Document Detail

The role of eriophyoids in fungal pathogen epidemiology, mere association or true interaction?
MedLine Citation:
PMID:  19774470     Owner:  NLM     Status:  MEDLINE    
A considerable number of plant feeding mites representing different families such as Acaridae, Siteroptidae, Tydeidae, and Tarsonemidae interact with plant pathogenic fungi. While species within the Eriophyoidea appear to be the most common phytophagous mites vectoring virus diseases, little is known of their role in fungal pathogen epidemiology. In the present article, we present two studies on eriophyoid-fungal relationships. The first focusing on the association between Aceria mangiferae and the fungal pathogen Fusarium mangiferae in mango is presented as a case study. The second, as the research is still in a preliminary phase, reports on quantitative and descriptive associations between the cereal rust mite Abacarus hystrix and rusts caused by Puccinia spp. Mango bud tissue colonized with F. mangiferae, and wheat and quackgrass leaves colonized with Puccinia spp., supported significantly higher populations of eriophyoid mites. Both mite species were observed bearing the spores of the respective pathogens on their body integument. Aceria mangiferae vectored the pathogen's spores into the bud, the sole port of entry for the fungal pathogen and the frequency and severity of fungal infection increased in the presence of A. mangiferae. While it appears that eriophyoids are playing a role in fungal epidemiology, clearly further research is needed to enhance our understanding of direct and indirect (plant mediated) interactions between plant pathogens and eriophyoid mites in different plant-pathogen systems.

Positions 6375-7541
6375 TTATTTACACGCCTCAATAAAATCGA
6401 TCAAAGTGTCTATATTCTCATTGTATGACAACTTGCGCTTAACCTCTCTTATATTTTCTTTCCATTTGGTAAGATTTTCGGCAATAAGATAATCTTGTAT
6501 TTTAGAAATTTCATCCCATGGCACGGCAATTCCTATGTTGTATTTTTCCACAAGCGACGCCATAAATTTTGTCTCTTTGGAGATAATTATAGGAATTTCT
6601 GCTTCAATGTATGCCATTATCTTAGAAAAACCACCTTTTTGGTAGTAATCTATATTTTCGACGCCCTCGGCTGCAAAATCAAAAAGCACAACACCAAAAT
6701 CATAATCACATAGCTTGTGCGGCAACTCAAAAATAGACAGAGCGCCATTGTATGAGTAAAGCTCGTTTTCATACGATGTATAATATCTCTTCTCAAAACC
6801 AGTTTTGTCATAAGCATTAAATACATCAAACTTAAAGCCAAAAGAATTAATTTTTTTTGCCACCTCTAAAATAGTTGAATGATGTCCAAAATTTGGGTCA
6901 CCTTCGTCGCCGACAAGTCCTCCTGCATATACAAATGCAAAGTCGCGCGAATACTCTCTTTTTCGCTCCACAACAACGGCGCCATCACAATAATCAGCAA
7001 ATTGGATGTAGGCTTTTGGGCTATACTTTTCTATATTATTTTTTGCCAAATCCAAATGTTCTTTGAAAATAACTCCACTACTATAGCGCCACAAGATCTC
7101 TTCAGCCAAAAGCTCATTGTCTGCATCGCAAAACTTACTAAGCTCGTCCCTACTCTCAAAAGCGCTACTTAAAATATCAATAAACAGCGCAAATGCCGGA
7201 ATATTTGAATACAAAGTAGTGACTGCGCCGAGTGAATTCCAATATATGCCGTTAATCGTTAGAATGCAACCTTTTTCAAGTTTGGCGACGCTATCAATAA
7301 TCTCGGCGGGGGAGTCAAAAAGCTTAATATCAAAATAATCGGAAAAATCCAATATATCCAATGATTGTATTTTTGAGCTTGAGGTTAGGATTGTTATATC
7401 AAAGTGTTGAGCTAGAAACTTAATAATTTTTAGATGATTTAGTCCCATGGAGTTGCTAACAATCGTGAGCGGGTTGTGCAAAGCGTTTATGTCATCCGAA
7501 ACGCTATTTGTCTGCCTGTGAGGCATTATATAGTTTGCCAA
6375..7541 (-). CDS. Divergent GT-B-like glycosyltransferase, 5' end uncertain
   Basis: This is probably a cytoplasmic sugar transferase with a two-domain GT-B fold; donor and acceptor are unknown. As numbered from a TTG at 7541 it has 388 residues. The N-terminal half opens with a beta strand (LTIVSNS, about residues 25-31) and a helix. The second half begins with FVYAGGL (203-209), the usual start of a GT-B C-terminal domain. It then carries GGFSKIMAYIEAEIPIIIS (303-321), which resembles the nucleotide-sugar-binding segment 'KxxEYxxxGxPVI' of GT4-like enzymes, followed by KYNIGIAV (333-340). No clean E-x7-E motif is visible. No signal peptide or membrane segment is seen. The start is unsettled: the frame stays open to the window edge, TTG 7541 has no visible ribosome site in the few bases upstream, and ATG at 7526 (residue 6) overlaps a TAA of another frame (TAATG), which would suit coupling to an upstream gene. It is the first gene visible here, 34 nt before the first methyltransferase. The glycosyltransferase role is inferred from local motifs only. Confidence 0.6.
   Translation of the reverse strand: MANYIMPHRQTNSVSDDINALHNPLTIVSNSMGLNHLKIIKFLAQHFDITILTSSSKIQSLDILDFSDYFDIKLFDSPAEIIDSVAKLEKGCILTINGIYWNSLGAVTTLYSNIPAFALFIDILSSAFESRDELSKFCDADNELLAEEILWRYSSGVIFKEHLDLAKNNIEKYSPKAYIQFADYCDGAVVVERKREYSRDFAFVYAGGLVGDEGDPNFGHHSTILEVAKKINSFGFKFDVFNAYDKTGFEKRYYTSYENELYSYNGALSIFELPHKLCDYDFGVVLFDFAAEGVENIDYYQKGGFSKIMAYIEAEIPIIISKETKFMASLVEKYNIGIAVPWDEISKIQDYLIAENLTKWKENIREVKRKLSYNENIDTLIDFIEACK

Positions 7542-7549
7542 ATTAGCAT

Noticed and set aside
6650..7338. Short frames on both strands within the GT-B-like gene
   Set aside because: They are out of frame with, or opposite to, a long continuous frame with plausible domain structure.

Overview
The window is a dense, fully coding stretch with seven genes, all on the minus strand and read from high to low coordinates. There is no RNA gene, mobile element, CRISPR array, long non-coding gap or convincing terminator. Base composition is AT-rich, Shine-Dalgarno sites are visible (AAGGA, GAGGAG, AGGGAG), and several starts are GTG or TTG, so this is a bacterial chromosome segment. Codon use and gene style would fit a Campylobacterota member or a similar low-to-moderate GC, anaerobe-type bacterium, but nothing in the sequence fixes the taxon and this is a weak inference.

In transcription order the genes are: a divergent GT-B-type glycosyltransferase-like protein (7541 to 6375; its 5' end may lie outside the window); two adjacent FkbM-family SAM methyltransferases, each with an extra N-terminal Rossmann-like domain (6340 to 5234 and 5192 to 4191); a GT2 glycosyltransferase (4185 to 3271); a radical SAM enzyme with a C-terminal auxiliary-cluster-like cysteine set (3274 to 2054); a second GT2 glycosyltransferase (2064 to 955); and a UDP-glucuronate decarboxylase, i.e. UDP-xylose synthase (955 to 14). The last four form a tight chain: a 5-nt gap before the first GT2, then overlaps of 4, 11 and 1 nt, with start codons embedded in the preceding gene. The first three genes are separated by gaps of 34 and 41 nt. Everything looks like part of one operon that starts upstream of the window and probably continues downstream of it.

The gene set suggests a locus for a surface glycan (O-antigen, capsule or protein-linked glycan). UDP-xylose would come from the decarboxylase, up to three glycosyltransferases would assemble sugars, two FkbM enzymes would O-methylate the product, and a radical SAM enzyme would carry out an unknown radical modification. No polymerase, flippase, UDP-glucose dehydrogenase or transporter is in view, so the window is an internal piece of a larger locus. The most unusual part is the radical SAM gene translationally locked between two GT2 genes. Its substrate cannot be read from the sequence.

Efrat Gamliel-Atinsky; Stanley Freeman; Marcel Maymon; Eduard Belausov; Ronald Ochoa; Gary Bauchan; Anna Skoracka; Jorge Peña; Eric Palevsky
Publication Detail:
Type:  Journal Article; Research Support, Non-U.S. Gov't; Research Support, U.S. Gov't, Non-P.H.S.     Date:  2009-09-23
Journal Detail:
Title:  Experimental & applied acarology     Volume:  51     ISSN:  1572-9702     ISO Abbreviation:  Exp. Appl. Acarol.     Publication Date:  2010 Jul 
Date Detail:
Created Date:  2010-04-09     Completed Date:  2010-07-19     Revised Date:  -    
Medline Journal Info:
Nlm Unique ID:  8507436     Medline TA:  Exp Appl Acarol     Country:  Netherlands    
Other Details:
Languages:  eng     Pagination:  191-204     Citation Subset:  IM    
Department of Plant Pathology, University of Georgia, 2311 Plant Sciences, 120 Carlton St., Athens, GA 30602, USA.
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MeSH Terms
Microscopy, Confocal
Microscopy, Electron, Scanning
Mite Infestations / microbiology*
Mites / growth & development*,  microbiology*
Plant Diseases / microbiology*,  parasitology*
Spores, Fungal / growth & development*,  ultrastructure

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